This combination of competing ethno-sectarian claims and a welter of armed groups…create a dangerous combination of abundant kindling and too many people striking matches.
Impending humanitarian crisis
The projected number of displaced persons expected to flee Mosul that will need assistance ranges from 100,000 to over a million. Dealing with such a large number of people under ideal circumstances would be difficult, much less in a war-ravaged environment beset by sectarian tensions, semi-functional governance, and an abundance of armed groups. The United Nations, USAID, and other humanitarian organizations have been organizing extensively to care for this additional wave of internally displaced people (IDPs). However, there remains a tremendous resource gap for the already-overstretched humanitarian network as it attempts to prepare an already-overburdened country.
The experience of retaking other Da’esh-held cities included widespread destruction of infrastructure and consequently massive displacement of populations often lacking even basic necessities. Beyond the serious resource deficit, the neighboring northern provinces most likely to receive this new influx of IDPs are still struggling with the millions that fled previously, but it would be a logistical and political nightmare to try to move large numbers of Sunnis into the Shiite south. This could be another iteration of the all-too-common story in today’s Middle East: conflict creates population displacement, which destabilizes neighboring areas, causing a spillover of violence, only for the pattern to repeat.
The missing piece
According to many would-be participants, the United States still has no serious proposal for a political and security framework to address the fundamental governance challenge of a liberated Mosul—despite U.S. officials recognizing its central role in securing genuine stability. The Abadi government, while certainly not actively instigating sectarian divisions, has made frustratingly little progress on integrating Sunnis. The recent sacking of Defense Minister Khaled al-Obeidi, a Sunni from Mosul, during the buildup of the Mosul operation is only the most recent demonstration of this self-destructive tendency.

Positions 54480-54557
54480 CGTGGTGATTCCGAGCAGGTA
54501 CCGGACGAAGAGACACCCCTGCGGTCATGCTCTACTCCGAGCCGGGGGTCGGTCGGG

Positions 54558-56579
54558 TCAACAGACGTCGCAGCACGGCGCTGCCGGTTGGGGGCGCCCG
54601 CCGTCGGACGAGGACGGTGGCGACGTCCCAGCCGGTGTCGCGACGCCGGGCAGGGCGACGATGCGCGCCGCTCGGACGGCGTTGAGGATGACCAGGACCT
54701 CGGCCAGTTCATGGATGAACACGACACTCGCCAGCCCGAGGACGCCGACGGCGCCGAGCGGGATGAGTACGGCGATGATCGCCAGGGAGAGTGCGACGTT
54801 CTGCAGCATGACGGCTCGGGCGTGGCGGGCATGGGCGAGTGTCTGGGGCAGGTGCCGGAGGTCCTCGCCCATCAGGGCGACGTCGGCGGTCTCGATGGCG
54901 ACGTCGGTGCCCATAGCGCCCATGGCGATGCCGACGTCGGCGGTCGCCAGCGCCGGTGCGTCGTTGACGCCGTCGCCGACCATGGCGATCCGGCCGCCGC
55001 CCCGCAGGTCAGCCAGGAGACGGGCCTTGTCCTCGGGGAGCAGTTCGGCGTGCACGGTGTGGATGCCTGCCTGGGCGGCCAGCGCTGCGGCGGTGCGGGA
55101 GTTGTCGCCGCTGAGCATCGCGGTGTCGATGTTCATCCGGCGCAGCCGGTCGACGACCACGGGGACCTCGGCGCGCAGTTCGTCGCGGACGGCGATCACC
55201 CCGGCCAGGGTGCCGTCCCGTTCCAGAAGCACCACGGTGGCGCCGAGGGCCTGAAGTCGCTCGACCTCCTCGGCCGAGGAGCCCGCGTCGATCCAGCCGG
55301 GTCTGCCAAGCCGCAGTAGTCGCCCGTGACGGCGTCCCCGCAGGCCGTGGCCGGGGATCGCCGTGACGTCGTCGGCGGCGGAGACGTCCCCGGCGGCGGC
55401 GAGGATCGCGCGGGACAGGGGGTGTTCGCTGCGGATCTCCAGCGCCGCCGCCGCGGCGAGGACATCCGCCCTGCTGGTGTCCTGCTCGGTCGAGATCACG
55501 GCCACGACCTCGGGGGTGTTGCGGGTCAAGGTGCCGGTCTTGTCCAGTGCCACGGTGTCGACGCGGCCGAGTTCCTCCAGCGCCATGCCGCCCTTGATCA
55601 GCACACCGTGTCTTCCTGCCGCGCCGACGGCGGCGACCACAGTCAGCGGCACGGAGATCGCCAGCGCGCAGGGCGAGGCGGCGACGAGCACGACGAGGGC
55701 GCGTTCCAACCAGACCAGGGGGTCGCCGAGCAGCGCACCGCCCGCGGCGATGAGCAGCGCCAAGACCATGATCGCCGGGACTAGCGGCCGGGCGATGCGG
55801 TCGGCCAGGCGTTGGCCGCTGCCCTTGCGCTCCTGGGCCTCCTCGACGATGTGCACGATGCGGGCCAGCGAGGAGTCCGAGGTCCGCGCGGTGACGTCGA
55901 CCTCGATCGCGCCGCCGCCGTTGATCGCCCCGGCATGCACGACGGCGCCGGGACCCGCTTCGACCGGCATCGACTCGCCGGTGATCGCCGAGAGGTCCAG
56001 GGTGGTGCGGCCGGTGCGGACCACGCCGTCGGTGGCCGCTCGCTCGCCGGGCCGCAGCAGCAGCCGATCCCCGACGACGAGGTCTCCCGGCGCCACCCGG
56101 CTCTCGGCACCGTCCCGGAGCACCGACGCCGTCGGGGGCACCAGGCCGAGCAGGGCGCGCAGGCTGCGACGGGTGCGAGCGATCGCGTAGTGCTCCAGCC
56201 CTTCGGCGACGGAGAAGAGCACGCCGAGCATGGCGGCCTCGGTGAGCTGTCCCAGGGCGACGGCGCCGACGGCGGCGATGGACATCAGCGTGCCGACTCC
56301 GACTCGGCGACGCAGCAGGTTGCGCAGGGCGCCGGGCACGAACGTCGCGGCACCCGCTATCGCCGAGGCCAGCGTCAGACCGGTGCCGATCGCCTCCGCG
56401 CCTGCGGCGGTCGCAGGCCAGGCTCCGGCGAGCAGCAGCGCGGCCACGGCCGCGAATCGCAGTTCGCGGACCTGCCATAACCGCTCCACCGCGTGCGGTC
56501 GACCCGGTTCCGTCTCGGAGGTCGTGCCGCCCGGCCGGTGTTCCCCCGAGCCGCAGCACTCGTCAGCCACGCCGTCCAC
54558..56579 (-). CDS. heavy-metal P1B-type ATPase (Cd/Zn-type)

Da’esh exposed the obvious failures of Iraq’s current political structure, but without significant structural reforms and meaningful improvements in governance, Iraq will remain vulnerable to the “son-of-Da’esh.” However, there are some constructive proposals that the United States could consider and develop. Dylan O’Driscoll of the Irbil-based Middle East Research Institute recently released a report that supports the creation of a federal region for Nineveh (and perhaps encompassing additional Sunni areas). He also advocates further decentralization at the sub-regional level to empower and protect the numerous ethnic and religious minorities. Variants of this federal model have been proposed before, but ultimately such a dramatic structural change is highly unlikely absent serious American leadership.
It’s not all bad?
One minor bright spot has been the rehabilitation of the United States in Iraqi politics since 2014 following the rise of Da’esh and the near-collapse of the state. American military support is almost universally recognized (grudgingly by some Shiites) as playing a critical role in defeating Da’esh. There is even more widespread recognition that only Washington could secure the financial aid to alleviate Iraq’s fiscal nightmare in the aftermath of the collapse of global oil prices.
Consequently, the United States enjoys real political leverage in Baghdad again through this military and economic support. While there is certainly no proposal to return anywhere close to pre-2011 levels of involvement, many Iraqis are actively calling for greater American leadership in pushing a realistic and durable political solution. The next few months will probably witness the liberation of Da’esh’s largest city and de facto capital in Iraq, but a much more complicated challenge looms on the horizon.